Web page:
Last Friday, the S&P 500 – a US market tracker – fell pass the 5% mark. The day before, a CNN news report started to bet on the idea that the share market had “plunged”, and even commented that October was shaping up to be a scary month. Furthermore, the newswire described that investors were left trying to catch their breath from all the turbulence in the share market. Now, that just sounds horrible, doesn’t it? But let’s try to put a Foolish context to this. We may have heard this story before Recently, I came across a news…
Last Friday, the S&P 500 – a US market tracker – fell pass the 5% mark. The day before, a CNN news report started to bet on the idea that the share market had “plunged”, and even commented that October was shaping up to be a scary month. Furthermore, the newswire described that investors were left trying to catch their breath from all the turbulence in the share market.
Now, that just sounds horrible, doesn’t it? But let’s try to put a Foolish context to this.
We may have heard this story before
Recently, I came across a news segment which aired on 20 May 2010 on CNBC (an American business news channel). The guest was Nouriel Roubini, who is also known as “Dr. Doom”. Mr. Roubini was not a happy camper that day, speaking about the gloomy economic climate, and suggesting that double dip recession may be in the horizon.
However, it was not his gloomy comments that interested me.
As the famed Dr. Doom spoke of the risk of a 20% correction, I noticed the moving ticker tape below him displaying the share prices of various companies on that fateful day. You see, I happened to recognize four of them, and the quartet are Apple Inc. (NASDAQ:AAPL), Gilead Sciences, Inc. (NASDAQ: GILD), eBay Inc (NASDAQ:EBAY), and Costco Wholesale Corporation (NASDAQ:COST).
In the table below, I have added the share price on the close on the day of the newscast (20 May 2010) and the share prices on last Friday (10 October 2014) to show how it has changed over the past four years plus.
|Company||Share Price on 20 May 2010||Share Price on 10 October 2014||Change in Share Price|
Source: CNBC; Share price of Apple and Gilead was adjusted for share split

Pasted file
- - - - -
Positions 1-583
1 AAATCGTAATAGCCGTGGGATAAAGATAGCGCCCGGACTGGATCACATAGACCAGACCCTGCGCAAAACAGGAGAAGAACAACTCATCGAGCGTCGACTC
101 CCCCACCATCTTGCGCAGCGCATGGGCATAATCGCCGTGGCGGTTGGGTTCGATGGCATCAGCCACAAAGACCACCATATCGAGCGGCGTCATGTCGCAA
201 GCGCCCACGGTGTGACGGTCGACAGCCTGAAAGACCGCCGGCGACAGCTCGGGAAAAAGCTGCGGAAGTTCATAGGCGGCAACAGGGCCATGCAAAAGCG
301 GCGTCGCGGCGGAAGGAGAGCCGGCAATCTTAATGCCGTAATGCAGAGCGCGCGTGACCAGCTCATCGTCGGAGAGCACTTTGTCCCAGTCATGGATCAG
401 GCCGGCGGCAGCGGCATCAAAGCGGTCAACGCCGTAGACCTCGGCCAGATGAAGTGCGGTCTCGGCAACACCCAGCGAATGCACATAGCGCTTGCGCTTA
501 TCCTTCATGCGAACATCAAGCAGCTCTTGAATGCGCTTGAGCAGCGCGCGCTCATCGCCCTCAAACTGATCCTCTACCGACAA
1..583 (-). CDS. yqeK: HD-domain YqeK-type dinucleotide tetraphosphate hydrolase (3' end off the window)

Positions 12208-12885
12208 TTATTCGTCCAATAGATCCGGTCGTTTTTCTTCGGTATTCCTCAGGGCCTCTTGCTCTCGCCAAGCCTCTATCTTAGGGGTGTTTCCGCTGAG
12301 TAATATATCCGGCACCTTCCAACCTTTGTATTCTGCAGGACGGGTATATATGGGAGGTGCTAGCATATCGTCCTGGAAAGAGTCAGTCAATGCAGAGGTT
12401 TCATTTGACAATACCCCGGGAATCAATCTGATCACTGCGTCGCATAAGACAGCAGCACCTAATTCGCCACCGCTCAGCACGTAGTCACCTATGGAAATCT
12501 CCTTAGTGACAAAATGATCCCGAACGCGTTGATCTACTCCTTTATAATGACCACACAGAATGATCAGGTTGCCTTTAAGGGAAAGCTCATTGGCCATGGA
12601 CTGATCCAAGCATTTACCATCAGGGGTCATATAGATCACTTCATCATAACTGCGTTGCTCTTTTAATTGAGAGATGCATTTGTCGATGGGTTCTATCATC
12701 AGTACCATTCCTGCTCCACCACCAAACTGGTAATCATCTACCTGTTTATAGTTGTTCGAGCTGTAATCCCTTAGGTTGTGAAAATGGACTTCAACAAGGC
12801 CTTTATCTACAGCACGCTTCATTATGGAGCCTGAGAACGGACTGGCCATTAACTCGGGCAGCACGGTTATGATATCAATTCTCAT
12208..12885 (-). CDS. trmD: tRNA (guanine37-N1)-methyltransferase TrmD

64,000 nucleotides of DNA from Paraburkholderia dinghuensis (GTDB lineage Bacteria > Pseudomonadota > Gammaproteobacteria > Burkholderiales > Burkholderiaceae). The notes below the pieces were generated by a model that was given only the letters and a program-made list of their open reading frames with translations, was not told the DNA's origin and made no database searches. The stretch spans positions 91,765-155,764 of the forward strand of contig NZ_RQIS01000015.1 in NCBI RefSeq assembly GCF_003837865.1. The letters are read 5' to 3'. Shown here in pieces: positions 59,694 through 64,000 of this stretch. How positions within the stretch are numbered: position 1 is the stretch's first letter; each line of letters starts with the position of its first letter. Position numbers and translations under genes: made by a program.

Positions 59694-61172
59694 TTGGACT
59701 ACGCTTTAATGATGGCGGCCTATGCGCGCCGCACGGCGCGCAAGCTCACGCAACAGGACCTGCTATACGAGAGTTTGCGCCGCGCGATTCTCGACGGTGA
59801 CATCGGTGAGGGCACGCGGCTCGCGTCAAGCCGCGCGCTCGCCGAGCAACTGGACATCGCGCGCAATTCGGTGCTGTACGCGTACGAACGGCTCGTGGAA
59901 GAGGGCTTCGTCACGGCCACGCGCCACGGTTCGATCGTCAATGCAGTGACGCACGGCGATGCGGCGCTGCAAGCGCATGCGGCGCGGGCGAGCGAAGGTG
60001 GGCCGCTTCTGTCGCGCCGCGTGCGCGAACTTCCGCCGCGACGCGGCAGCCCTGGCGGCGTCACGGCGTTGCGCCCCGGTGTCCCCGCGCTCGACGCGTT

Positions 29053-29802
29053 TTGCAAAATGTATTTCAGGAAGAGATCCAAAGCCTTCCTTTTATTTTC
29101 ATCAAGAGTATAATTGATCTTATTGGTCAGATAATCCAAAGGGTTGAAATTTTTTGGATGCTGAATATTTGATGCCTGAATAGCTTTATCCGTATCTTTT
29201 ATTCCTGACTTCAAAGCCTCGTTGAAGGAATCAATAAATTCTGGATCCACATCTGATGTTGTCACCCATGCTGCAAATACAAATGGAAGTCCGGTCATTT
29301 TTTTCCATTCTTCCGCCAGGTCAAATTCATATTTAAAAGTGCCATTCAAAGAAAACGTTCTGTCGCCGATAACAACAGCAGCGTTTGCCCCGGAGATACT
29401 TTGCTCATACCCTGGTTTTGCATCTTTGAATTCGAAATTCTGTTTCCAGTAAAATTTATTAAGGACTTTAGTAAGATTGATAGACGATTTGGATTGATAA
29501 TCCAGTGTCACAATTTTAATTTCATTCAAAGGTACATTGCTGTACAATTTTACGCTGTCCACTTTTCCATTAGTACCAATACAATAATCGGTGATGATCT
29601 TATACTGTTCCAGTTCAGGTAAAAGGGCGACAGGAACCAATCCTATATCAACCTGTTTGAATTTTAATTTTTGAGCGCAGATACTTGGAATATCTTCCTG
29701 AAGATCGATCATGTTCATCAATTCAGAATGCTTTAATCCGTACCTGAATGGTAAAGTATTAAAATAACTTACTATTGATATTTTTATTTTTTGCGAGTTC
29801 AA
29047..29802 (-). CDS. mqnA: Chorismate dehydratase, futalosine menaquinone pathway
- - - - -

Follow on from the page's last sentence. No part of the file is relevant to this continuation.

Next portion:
When we shifted our view to four years ahead, the average returns of the quartet came to a handsome 230%. For the S&P 500, it closed at 1071.59 on that gloomy newcast day, and as of last Friday, the index was up close 78%.
On the local front, share price of companies such as Boustead Singapore Limited (SGX:F9D), and MTQ Corporation Limited (SGX:M05) rose by 132% and 81% respectively over that timeframe of 20 May 2010 to 10 October 2010.
The better numbers to focus on
Instead of the gloomy news in 2010, if Foolish investors kept their collective eyes on the development of the underlying business — a different conclusion may have been reached. For instance, here’s how the revenue, and earnings-per-share (EPS) for Apple has changed over the courses of the four years.
|Financial Year||Revenue (in US$ billion)||% year on year change in revenue||EPS (in US$)||% year on year change in EPs|
In summary, during these four years, Apple’s revenue rose a stunning 162%, and its EPS had followed suit. Following this business performance, the share price of the popular maker of iPhones and iPads flourished, also rose by 190%. With business results like that, these numbers might be the kind of figures that Foolish investors should be keeping an eye on.
Foolish Take away
With the four fine examples above, I hope that Foolish readers will be convinced to look past the fog of doom and gloom, and instead look at at how the companies that you own perform over time. Said another way, instead of looking over the next four days or the four months, try looking four years out. Or if you want, try four decades ahead.
The reason to looking past the fog of doom and gloom is clear. If the underlying businesses can continue to perform, holding on or even adding to your stake might just be the better thing to focus on. After all, that focus today might bring booming share prices in the years to come.
And, it can be done by sailing past the short term gloom.